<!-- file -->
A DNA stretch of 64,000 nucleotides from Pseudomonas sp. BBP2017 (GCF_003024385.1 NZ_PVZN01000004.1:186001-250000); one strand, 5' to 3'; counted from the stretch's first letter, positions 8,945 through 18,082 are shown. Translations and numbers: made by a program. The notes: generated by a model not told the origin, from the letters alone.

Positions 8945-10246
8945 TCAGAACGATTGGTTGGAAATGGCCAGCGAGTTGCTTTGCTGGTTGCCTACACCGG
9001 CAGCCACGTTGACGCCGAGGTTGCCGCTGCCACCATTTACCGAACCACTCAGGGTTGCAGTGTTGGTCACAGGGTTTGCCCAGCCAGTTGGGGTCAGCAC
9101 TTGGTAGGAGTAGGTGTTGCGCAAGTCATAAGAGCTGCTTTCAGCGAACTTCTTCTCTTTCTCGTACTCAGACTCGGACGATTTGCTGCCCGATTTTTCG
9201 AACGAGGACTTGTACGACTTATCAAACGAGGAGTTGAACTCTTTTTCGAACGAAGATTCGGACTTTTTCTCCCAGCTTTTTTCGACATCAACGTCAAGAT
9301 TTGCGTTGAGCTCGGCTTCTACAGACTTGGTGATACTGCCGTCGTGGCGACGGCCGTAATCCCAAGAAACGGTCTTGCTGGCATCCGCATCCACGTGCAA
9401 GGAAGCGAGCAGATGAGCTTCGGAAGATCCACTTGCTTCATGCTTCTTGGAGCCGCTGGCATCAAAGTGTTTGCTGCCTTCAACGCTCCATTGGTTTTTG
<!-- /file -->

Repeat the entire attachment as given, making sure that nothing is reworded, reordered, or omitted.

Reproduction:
A DNA stretch of 64,000 nucleotides from Pseudomonas sp. BBP2017 (GCF_003024385.1 NZ_PVZN01000004.1:186001-250000); one strand, 5' to 3'; counted from the stretch's first letter, positions 8,945 through 18,082 are shown. Translations and numbers: made by a program. The notes: generated by a model not told the origin, from the letters alone.

Positions 8945-10246
8945 TCAGAACGATTGGTTGGAAATGGCCAGCGAGTTGCTTTGCTGGTTGCCTACACCGG
9001 CAGCCACGTTGACGCCGAGGTTGCCGCTGCCACCATTTACCGAACCACTCAGGGTTGCAGTGTTGGTCACAGGGTTTGCCCAGCCAGTTGGGGTCAGCAC
9101 TTGGTAGGAGTAGGTGTTGCGCAAGTCATAAGAGCTGCTTTCAGCGAACTTCTTCTCTTTCTCGTACTCAGACTCGGACGATTTGCTGCCCGATTTTTCG
9201 AACGAGGACTTGTACGACTTATCAAACGAGGAGTTGAACTCTTTTTCGAACGAAGATTCGGACTTTTTCTCCCAGCTTTTTTCGACATCAACGTCAAGAT
9301 TTGCGTTGAGCTCGGCTTCTACAGACTTGGTGATACTGCCGTCGTGGCGACGGCCGTAATCCCAAGAAACGGTCTTGCTGGCATCCGCATCCACGTGCAA
9401 GGAAGCGAGCAGATGAGCTTCGGAAGATCCACTTGCTTCATGCTTCTTGGAGCCGCTGGCATCAAAGTGTTTGCTGCCTTCAACGCTCCATTGGTTTTTG